Ohio’s pandemic recovery lags the country’s

June 22, 2022 3:20 am

A “help wanted” sign. (Photo by Mario Tama/Getty Images).

Last week, the Brookings Institution released an analysis of the economic impact of the COVID-19 pandemic on Ohio’s metropolitan areas.

Looking at the two years from February 2020 to March 2022, the analysis tracks 192 U.S. metro areas’ economic trajectory from the beginning of the pandemic until the spring of 2022.

Included in the analysis are eight Ohio metropolitan areas: the “very large” metro areas of Cincinnati, Cleveland, and Columbus, the “large” metro areas of Akron, Dayton, Toledo, and Youngstown, and the “midsize” metro area of Canton.

One of the key indicators analysts at Brookings looked at was job growth. All eight of Ohio’s metro areas had less jobs in March 2022 than in February 2020, reflecting a nationwide trend shared with about two-thirds of the metro areas in the country. 

Columbus was the only metro area in Ohio that landed in the top half nationally for job growth, with 0.7% less jobs in March 2022 than it had it February 2020. Metro areas outside of the “three Cs” fared particularly poorly, all falling in the bottom quartile of metro areas nationally.

Ohio’s metropolitan areas look a lot better from an employment perspective, with every metropolitan area but Cleveland seeing their unemployment rate improve from February 2020 to March 2022. 

Seeing how poorly Ohio’s metropolitan areas fared in job growth, though, suggests unemployment statistics may be driven by other factors rather than people getting jobs who want them. The unemployment rate could also be driven by emigration from the state, early retirement, discouragement and exit from the labor force, or even by deaths of people having trouble getting jobs.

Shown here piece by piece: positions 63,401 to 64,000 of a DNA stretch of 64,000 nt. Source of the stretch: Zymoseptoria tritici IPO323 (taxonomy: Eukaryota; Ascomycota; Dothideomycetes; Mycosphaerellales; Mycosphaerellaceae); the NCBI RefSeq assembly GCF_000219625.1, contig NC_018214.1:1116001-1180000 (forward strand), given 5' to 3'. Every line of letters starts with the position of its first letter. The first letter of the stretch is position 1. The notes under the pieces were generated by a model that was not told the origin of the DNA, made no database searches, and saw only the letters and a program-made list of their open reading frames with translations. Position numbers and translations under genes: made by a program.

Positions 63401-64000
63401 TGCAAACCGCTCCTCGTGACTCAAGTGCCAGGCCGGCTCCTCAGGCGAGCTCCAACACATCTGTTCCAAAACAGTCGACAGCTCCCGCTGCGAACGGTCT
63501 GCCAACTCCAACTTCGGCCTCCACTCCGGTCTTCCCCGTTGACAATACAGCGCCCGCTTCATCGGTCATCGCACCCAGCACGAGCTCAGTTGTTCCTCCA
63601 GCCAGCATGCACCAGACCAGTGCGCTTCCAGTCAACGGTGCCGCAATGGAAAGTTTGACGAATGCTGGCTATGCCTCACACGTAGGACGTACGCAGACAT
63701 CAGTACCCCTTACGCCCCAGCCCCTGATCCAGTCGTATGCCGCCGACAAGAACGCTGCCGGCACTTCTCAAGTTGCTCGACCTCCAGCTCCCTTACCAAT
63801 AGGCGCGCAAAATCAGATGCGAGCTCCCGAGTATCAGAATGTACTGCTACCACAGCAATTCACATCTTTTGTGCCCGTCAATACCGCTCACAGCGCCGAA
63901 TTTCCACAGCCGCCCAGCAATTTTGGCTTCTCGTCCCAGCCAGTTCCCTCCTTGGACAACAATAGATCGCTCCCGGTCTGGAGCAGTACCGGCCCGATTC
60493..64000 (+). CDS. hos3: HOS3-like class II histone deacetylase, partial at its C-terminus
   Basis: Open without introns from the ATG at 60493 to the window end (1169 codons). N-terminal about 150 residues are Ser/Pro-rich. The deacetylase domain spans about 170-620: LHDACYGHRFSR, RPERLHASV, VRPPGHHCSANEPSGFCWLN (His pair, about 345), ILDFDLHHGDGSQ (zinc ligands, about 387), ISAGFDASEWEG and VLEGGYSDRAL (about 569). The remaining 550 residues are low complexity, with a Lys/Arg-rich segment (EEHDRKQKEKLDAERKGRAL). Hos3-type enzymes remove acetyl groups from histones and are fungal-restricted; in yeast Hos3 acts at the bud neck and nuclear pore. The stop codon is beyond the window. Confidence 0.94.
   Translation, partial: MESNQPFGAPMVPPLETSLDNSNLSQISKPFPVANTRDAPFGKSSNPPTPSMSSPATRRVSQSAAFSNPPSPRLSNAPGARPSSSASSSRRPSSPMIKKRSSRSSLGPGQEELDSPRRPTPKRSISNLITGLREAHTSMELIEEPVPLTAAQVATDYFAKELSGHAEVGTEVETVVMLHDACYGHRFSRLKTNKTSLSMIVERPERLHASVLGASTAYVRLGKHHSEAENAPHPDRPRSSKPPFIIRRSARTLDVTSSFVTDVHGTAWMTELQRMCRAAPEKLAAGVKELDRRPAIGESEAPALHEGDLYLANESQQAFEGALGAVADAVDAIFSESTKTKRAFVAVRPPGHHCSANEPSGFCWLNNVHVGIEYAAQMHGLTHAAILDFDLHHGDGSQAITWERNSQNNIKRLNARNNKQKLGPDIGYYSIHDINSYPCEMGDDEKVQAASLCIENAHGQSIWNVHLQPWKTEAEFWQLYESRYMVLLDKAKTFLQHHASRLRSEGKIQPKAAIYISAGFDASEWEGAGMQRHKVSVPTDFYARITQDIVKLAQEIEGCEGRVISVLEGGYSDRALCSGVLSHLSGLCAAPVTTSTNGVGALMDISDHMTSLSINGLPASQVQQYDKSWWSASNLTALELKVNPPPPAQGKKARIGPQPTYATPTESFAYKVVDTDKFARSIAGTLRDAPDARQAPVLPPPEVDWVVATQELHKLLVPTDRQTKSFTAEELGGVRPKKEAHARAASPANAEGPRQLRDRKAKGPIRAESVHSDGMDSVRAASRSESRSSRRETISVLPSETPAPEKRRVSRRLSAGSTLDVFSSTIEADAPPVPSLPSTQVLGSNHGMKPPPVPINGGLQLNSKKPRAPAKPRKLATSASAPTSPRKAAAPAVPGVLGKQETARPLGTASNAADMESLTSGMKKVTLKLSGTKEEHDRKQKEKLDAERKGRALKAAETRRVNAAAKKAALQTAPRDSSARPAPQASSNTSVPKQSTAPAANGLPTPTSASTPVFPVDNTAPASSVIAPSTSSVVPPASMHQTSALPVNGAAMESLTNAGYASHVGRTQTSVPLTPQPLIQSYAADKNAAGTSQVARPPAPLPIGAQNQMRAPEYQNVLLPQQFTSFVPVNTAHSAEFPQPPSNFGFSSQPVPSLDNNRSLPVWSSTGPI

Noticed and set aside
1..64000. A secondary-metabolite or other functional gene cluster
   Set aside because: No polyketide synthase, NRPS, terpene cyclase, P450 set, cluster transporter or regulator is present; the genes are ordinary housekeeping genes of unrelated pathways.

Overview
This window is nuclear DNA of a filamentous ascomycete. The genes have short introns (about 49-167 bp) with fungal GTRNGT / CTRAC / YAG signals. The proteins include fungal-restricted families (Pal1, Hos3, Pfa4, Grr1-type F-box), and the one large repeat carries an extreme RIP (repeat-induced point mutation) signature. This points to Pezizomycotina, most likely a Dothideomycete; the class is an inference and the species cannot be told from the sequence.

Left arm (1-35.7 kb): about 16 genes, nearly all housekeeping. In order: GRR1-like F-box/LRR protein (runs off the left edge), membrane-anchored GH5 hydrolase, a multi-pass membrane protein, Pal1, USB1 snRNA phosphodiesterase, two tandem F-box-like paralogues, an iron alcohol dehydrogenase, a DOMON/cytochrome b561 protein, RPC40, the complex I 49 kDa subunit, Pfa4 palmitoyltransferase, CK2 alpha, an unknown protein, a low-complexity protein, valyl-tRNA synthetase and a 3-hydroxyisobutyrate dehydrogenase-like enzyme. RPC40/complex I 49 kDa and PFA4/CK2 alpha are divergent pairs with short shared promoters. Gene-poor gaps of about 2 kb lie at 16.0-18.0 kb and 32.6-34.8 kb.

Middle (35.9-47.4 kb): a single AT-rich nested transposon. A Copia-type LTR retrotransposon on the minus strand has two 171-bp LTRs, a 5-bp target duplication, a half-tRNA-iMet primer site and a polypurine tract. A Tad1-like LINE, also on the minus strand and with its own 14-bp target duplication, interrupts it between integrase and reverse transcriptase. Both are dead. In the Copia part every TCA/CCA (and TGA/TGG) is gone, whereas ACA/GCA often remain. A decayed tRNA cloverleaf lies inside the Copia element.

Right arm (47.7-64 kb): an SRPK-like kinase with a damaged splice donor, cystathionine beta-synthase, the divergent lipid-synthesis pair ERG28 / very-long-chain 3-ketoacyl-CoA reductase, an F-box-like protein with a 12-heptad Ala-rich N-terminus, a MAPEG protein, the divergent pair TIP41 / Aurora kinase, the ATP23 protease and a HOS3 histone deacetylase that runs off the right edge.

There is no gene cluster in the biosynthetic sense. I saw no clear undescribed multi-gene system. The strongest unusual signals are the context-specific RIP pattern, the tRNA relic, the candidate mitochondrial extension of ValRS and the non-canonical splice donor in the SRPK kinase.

Job posting data tells an interesting story as well. Job postings are up in all eight of Ohio’s metro areas as they are up across the country as well. Canton, Cincinnati, Dayton, Toledo, and Youngstown have seen a moderate increase in job postings compared to national trends. Akron, Cleveland, and Columbus have seen smaller increases in job postings. These likely reflect slower economic recovery in Ohio compared to the rest of the country, likely due to similar factors that have driven slower job growth.

One more interesting statistic from this report is the increase in rent over the past two years. Rents increased in all but two of the 148 metro areas Brookings had data for (San Francisco and San Jose being the exceptions). Ohio’s “three C’s” had slower rent growth than the country, with rents increasing in the 15-17% range. Akron, Dayton, and Toledo, however, saw rent increases more in line with the rest of the country, increasing 20-24% over that time period.

Ohio’s metro areas are doing much better economically than they did in the height of the COVID-19 pandemic, but they still have less jobs than in February 2020 and are lagging behind the country in job postings. While the metropolitan areas can take solace in improved unemployment rates compared to the rest of the country, the reason unemployment is low might not bode well for the future of Ohio’s metropolitan areas.



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Rob Moore
Rob Moore

Rob Moore is the principal for Scioto Analysis, a public policy analysis firm based in Columbus. Moore has worked as an analyst in the public and nonprofit sectors and has analyzed diverse issue areas such as economic development, environment, education, and public health. He holds a Master of Public Policy from the University of California Berkeley’s Goldman School of Public Policy and a Bachelor of Arts in Philosophy from Denison University.